Brazil is considered one of the world’s most important environmental powers. With a continental territory containing almost 70 per cent of the Amazon rainforest, along with a rich biodiversity and huge amount of natural resources, its geopolitical role in environmental decisions is crucial to ongoing global negotiations surrounding climate change.
Development policies based on extraction and exportation of raw materials by the mining and agribusiness sectors threaten the global environmental balance and the long-term sustainability of Brazil’s economy. Brazil in the Anthropocene examines Brazil's role within the global ecological crisis and considers how national and international policy is influenced by the interdependence of social, political, ethical, scientific and economic factors in the modern age.
With chapters from a diverse range of international scholars this interdisciplinary volume will be of great interest to students and scholars of environmental politics, environmental sociology and the environmental humanities.
Table of Contents
Anthropocene in Brazil: an inquiry into development
obsession and policy limits
PHILIPPE LÉNA AND LIZ-REJANE ISSBERNER
Development dynamics and social-environmentalcontradictions
1 Brazil in the history of the Anthropocene
JOSÉ AUGUSTO PÁDUA
2 Population, development and environmental degradationin Brazil
JOSÉ EUSTÁQUIO DINIZ ALVES AND GEORGE MARTINE
3 The Amazon before the Brazilian environmental issue
VIOLETA REFSKALEVSKY LOUREIRO
4 Deregulation, relocation and environmental confl ict –considerations on the control of social demands in contemporary Brazil
HENRI ACSELRAD AND GUSTAVO NEVES BEZERRA
5 Markets or the Commons? the role of indigenous peoples,traditional communities and sectors of the peasantry in the environmental crisis
Controversy and disinformation
6 Planned disinformation: the example of the Belo Monte dam as a source of greenhouse gases
PHILIP M. FEARNSIDE
7 Biosafety regulations and practices and consequences in Brazil: who wants to hide the problems?
8 Tax incentive for pesticides: a debate on its(un)constitutionality from the environmental rule of lawand the environmental public order
JOÃO ALFREDO TELLES MELO AND GEOVANA DE OLIVEIRA PATRÍCIO MARQUES
Facing the consequences of climate change
9 From co-leader to loner: Brazilian wavering positions in climate change negotiations
LARISSA BASSO AND EDUARDO VIOLA
10 From environmental information to precaution in the face of environmental risks: an analysis of Brazil’s National Policy on Climate Change and rulings by higher courts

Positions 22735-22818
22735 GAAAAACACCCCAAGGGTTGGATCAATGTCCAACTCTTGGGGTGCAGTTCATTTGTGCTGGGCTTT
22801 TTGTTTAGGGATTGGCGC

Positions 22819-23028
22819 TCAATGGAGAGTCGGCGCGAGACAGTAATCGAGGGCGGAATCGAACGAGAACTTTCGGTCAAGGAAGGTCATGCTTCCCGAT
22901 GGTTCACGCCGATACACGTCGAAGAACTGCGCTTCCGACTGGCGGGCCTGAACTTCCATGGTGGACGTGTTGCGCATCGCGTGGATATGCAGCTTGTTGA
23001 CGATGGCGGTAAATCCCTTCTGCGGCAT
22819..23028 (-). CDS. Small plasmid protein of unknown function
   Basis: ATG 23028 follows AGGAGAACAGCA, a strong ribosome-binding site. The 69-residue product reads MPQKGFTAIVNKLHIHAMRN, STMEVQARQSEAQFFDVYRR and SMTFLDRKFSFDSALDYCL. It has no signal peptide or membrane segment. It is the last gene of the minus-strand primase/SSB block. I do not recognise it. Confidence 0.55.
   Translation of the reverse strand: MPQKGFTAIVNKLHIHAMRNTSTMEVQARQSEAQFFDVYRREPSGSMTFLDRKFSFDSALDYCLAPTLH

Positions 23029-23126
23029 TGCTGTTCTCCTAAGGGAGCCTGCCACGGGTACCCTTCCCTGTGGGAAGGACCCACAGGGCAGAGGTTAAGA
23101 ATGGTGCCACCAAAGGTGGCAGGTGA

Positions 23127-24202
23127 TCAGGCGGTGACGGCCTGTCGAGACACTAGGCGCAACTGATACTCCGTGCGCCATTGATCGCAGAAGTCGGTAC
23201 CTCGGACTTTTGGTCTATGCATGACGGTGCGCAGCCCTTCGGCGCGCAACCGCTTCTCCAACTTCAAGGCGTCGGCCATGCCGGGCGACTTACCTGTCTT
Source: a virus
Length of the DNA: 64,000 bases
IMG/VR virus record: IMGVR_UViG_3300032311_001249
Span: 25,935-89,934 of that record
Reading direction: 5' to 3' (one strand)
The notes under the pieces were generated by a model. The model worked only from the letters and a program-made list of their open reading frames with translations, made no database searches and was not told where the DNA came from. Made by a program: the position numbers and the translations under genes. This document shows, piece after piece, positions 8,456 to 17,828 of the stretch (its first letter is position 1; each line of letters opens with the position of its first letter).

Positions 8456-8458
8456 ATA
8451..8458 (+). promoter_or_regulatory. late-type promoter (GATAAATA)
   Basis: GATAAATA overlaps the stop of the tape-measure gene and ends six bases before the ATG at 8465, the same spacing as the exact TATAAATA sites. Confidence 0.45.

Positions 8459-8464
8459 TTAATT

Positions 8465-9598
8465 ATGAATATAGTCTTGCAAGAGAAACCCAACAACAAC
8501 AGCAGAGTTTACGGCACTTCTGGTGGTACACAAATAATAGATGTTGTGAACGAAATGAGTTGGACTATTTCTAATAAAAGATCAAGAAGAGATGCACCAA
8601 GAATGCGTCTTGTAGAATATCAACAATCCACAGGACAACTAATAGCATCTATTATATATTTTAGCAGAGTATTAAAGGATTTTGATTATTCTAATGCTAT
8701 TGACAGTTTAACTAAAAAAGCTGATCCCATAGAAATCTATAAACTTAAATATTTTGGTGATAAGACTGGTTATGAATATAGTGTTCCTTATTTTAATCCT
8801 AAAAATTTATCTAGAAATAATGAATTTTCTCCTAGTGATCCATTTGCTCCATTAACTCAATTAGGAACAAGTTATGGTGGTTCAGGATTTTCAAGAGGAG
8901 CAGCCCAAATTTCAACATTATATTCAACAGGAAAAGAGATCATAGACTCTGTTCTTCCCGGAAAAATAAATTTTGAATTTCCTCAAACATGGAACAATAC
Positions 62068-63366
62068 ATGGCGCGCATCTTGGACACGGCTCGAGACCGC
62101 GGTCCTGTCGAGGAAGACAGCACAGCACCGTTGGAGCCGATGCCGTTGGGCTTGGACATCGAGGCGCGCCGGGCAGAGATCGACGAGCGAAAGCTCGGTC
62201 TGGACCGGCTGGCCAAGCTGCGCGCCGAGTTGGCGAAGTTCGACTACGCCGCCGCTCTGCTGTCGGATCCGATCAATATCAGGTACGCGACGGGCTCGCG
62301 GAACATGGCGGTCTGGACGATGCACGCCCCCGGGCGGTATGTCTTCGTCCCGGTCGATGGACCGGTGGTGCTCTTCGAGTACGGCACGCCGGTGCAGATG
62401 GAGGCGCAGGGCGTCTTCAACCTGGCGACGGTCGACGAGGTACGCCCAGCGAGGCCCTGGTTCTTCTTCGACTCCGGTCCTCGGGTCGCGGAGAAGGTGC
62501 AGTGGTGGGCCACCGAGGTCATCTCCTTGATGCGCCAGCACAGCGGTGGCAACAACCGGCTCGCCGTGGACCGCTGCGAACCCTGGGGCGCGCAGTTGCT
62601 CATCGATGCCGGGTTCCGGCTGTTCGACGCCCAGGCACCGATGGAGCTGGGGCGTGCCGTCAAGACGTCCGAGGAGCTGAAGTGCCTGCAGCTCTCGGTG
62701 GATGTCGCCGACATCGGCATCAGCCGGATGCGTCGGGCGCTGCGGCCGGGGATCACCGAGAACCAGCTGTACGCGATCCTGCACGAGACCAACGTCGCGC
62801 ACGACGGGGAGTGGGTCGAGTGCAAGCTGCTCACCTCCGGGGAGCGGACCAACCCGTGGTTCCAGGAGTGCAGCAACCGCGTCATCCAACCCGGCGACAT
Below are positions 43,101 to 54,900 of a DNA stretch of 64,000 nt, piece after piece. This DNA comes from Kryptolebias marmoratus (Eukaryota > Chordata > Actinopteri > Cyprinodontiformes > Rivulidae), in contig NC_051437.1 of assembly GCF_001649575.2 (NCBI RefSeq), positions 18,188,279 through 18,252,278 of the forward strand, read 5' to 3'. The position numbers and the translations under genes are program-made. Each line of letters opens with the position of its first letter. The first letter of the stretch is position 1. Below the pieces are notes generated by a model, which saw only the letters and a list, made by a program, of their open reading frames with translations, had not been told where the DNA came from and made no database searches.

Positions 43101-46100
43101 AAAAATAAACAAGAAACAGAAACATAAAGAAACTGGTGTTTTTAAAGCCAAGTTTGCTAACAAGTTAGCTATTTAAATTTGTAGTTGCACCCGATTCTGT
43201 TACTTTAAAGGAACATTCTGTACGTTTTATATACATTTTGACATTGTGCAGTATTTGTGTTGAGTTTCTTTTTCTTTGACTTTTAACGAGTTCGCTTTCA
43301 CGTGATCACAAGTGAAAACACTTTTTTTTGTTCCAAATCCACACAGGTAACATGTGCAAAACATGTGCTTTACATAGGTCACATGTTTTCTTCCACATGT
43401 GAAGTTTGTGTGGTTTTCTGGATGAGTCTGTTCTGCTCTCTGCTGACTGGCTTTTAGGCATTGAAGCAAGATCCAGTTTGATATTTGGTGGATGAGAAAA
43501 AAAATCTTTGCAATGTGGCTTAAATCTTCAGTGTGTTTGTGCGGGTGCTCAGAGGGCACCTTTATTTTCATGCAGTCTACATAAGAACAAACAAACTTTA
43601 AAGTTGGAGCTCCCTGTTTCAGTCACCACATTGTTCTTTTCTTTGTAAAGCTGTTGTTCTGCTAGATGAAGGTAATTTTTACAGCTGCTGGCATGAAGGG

CARLOS JOSÉ SALDANHA MACHADO AND RODRIGO MACHADO VILANI
11 Shaping up Brazil’s long-term development considering climate change impacts
SÉRGIO MARGULIS AND NATALIE UNTERSTELL
12 Pathways to a low carbon economy in Brazil
EMILIO LÈBRE LA ROVERE, CLAUDIO GESTEIRA, CAROLINA GROTERA AND WILLIAM WILLS
13 Financing sustainability: where has all the money gone?
14 Climate change and the integration of public policies
MARCEL BURSZTYN AND MARIA AUGUSTA BURSZTYN
15 Environment policy and governance in Brazil: challenges and prospects
ADRIANA MARIA MAGALHÃES DE MOURA
16 Collective forest reserves in agrarian reform settlements: measures to prevent a non-commons tragedy in the Brazilian Amazon
PETER MAY, ROBERT DAVENPORT, PEDRO NOGUEIRA AND PAULO CÉSAR NUNES
Are the multiple social-ecological initiatives the sign of apolitical and cultural shift?
PHILIPPE LÉNA AND LIZ-REJANE ISSBERNER
Liz-Rejane Issberner, economist, is Senior Researcher at the Brazilian Institute on Information in Science and Technology (IBICT) and Professor at the Post-Graduate Programme in Information Science (IBICT with Federal University of Rio de Janeiro, Brazil). Her interdisciplinary research involves information and political ecology as well as eco-innovations and science, technology and social change.
Philippe Léna, geographer and sociologist, is Emeritus Researcher at the Research Institute for Development (IRD-France) and the National Museum of Natural History (MNHN, Paris, France). He has collaborated since 1980 with Brazilian research institutions like INPA (National Institute for Amazonian Research), MPEG (Museum Emílio Goeldi of Pará) and the Federal University of Rio de Janeiro (UFRJ), conducting research on social-ecological issues in Amazonia.
In this important new book, the editors and authors make creative and insightful use of the Anthropocene concept as a way of understanding Brazil as a totality, while shedding new light on the concept itself. The volume represents a vital intellectual convergence essential for anyone wanting to grasp the changing Brazilian dispensation. Clive Hamilton, Professor of Public Ethics at the Centre for Applied Philosophy and Public Ethics, Charles Sturt University in Canberra, Australia, co-editor of The Anthropocene and Global Environmental Crisis